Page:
In other cases, social media giants and tech companies like Google have demonstrated that even if they don’t speak out as a company in support of women’s reproductive health, they will at least take steps on their platform to curb misinformation about abortion and fake women’s health centers.
When consumers are choosing where to put their dollars, they increasingly view their consumption as more than just buying a product or service. They see it as a values-based decision, and they are choosing to invest in companies they see as being reliable stewards for the community. We saw this with LGBTQ rights, as major companies saw the benefits of supporting the legal fight for marriage equality and of opposing anti-transgender “bathroom” bills in states like Georgia. With reproductive rights, companies are beginning to realize that support is what consumers and employees want. In fact, restrictions on access to reproductive health care are not only bad for employees—they also impact a company’s bottom line.
A report released last week, “Hidden Value: The Business Case for Reproductive Health,” illuminates the connection between access to comprehensive reproductive health care and a company’s bottom line. (One of us, Jen Stark, contributed to the report as part of her work at the Tara Health Foundation.) Until now, the link between access to this care and business performance has been under-examined and poorly understood. The report by social investment firm Rhia Ventures found that comprehensive reproductive health care is essential for attracting and retaining workers, and it results in cost savings. The report makes the case that businesses need to actively support abortion access—not because it’s the right thing to do (though it is), but because it’s a good investment.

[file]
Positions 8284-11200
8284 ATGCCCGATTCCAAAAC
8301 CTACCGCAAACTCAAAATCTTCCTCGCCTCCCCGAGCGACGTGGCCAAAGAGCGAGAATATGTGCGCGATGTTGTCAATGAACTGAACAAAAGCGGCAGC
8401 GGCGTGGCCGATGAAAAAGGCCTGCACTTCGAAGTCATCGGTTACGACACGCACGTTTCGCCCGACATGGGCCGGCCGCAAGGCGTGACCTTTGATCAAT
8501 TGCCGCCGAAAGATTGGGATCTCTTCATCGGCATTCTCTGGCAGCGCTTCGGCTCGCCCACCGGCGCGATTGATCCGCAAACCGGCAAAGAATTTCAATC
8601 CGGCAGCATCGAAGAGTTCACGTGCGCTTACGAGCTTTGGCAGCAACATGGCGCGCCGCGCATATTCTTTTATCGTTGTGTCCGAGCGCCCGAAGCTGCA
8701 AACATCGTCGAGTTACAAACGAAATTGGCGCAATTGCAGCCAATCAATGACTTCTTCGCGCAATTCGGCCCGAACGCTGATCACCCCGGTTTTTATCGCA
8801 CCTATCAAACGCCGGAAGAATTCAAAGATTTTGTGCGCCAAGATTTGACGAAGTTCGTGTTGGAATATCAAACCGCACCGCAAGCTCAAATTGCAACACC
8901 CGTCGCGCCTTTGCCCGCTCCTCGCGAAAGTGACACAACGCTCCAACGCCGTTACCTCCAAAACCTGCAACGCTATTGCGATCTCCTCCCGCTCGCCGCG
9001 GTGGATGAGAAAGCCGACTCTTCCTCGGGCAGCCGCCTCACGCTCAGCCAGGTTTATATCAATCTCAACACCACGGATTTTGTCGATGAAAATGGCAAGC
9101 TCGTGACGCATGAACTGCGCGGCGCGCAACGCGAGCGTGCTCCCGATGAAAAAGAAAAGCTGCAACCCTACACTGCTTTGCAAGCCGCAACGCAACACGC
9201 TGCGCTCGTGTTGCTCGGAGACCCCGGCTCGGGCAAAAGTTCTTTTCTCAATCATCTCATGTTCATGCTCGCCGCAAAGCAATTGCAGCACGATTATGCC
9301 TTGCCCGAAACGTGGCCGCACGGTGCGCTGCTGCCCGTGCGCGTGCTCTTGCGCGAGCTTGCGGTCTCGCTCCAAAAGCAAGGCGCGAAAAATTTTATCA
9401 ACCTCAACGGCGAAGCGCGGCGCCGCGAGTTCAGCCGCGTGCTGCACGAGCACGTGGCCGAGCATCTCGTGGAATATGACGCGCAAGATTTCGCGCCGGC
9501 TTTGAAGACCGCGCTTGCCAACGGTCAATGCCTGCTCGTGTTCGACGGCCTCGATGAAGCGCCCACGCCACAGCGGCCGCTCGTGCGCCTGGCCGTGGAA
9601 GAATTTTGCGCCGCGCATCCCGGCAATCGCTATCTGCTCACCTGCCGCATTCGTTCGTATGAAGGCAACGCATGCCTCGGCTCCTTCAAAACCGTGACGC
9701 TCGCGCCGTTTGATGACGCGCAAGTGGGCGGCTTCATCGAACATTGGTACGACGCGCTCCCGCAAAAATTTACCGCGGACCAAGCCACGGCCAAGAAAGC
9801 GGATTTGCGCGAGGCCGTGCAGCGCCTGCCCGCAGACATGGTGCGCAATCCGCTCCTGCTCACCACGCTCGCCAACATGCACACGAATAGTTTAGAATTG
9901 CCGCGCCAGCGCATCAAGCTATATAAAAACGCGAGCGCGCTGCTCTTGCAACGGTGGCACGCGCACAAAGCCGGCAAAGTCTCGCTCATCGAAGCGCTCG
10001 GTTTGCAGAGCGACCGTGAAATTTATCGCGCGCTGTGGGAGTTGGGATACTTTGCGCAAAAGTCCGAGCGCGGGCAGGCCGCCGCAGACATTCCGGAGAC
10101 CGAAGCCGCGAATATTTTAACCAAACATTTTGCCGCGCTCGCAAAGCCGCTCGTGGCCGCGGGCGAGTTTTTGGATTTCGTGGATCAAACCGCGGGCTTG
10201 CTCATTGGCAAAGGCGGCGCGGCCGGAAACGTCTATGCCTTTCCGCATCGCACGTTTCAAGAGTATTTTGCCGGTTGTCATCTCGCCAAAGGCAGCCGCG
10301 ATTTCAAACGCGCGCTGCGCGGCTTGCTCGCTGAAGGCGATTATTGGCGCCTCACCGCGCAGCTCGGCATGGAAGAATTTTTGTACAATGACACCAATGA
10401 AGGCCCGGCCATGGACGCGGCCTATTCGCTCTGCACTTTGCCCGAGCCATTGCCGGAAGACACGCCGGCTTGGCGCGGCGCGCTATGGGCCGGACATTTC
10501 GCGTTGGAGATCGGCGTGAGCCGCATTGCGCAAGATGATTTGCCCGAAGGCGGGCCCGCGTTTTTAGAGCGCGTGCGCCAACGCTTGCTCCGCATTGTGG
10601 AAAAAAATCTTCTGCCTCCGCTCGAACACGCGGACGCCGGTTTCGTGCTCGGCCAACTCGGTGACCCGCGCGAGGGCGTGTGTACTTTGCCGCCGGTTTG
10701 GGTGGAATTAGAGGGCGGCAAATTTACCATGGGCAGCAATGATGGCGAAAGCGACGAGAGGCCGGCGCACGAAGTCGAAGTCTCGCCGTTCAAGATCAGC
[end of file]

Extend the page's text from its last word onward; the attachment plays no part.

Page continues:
The report found that restrictions on access to reproductive health care are not popular with employees. Eighty-six percent of women surveyed by PerryUndem said the ability to control if and when to become a parent has been important to their career path. And abortion coverage is not controversial among employees: 83 percent of women said they want their employers’ insurance to cover the full range of reproductive health care, including abortion.
Moreover, most employees—of any gender—said the political environment of a state is a factor in deciding where to take a new job. Sixty-one percent of women would be discouraged from taking a job in a state that has tried to restrict access to abortion; 54 percent of men surveyed said the same. And 56 percent of women say they would not even apply to a job in a state that has recently banned abortion.
There’s a good reason for this: New research released by the National Bureau of Economic Research documents the economic consequences of being denied an abortion and the demonstrated negative financial impact at the individual and household level.
The Rhia Ventures report directs companies to respond to their workforce’s needs by offering benefits that cover the full range of reproductive health. It also suggests companies engage with reproductive health policy in a meaningful way, including by signing onto amicus briefs in legal challenges of state-level abortion restrictions. If more businesses listen to women and support access to reproductive health, the corporate workforce might not be the only group to benefit.